Although an Augusta County Circuit Court has sanctioned a lawyer $2,000 under Va. Code § 8.01-271.1, the judge declines to recuse himself from the case at issue, finding that to do so would be shirking his judicial duties.
I believe the lawyer in question would agree that all our contacts prior to Dec. 28, 2009, were cordial and entirely professional. I do not believe he has cited or could cite any instance prior to that date, in any of his appearances before the court, in which I have demonstrated anything other than appropriate judicial temperament, or when I have impugned his integrity, or when I otherwise have failed to afford him the courtesy and respect due to him as an attorney practicing in this court.
The lawyer has given no reason to request my recusal except for the court’s opinion of Dec. 28 imposing sanctions against him. He has cited no other conduct, comment or action on may part from which one could infer that I have any bias or prejudice against him or any of his clients.
Although the letter opinion of Dec. 28 did reflect my findings of fact and conclusions of law supporting the conclusion that the lawyer violated Code § 8.01-271.1, the decision did not reflect any prejudice or bias against the lawyer; rather, it addressed the inadequacy of the pleadings, his lack of care in preparing them, and his misreading of the law in those cases. No judge can properly or fairly impose sanctions without stating why that remedy is appropriate, and obviously, the reasons for imposing them must be significant and are almost necessarily uncomplimentary to the attorney. That is a decision, of course, which he is free to appeal.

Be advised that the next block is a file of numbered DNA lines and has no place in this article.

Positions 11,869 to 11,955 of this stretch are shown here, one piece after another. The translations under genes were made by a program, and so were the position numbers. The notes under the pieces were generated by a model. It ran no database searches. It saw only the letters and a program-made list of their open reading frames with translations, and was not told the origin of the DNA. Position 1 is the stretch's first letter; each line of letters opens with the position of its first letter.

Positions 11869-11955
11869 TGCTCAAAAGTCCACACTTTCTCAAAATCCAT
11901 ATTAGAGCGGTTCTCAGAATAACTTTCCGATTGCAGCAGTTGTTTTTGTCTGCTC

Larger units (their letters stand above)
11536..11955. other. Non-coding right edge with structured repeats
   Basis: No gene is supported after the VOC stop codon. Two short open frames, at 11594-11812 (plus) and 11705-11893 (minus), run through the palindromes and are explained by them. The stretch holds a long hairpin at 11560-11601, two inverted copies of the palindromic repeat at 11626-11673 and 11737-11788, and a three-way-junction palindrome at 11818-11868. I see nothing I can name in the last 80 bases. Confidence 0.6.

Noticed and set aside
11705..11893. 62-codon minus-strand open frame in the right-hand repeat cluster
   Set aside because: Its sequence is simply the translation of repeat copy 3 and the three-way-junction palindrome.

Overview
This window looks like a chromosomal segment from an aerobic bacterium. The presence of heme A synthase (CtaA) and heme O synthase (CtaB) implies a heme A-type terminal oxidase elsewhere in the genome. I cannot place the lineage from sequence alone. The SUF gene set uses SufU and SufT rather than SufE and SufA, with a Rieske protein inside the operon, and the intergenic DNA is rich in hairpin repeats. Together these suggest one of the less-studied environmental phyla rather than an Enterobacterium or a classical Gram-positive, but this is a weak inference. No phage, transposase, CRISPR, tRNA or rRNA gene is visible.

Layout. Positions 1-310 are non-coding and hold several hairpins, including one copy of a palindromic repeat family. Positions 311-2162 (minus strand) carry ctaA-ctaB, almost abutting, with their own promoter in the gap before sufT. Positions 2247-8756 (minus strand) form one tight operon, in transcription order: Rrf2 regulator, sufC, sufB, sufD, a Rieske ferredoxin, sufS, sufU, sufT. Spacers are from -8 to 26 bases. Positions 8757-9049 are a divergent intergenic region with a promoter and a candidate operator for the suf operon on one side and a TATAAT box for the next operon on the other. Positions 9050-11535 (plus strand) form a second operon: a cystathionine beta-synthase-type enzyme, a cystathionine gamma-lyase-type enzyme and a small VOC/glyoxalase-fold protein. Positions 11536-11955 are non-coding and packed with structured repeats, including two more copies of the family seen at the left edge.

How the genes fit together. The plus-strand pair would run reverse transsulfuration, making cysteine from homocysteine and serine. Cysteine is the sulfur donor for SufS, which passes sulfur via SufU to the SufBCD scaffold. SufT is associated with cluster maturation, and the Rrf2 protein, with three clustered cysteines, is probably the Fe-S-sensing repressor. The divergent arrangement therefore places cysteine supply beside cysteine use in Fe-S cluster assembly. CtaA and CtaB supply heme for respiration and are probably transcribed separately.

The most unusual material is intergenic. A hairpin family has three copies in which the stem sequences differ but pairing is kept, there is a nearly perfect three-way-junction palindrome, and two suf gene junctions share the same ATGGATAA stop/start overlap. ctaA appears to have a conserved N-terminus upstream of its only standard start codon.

Chester v. County of Augusta (Ludwig, J.) No. CL09001383-00, Jan. 12, 2010; Augusta County Cir.Ct.; Francis Chester; Patrick J. Morgan, County Att’y. VLW 010-8-011, 2 pp.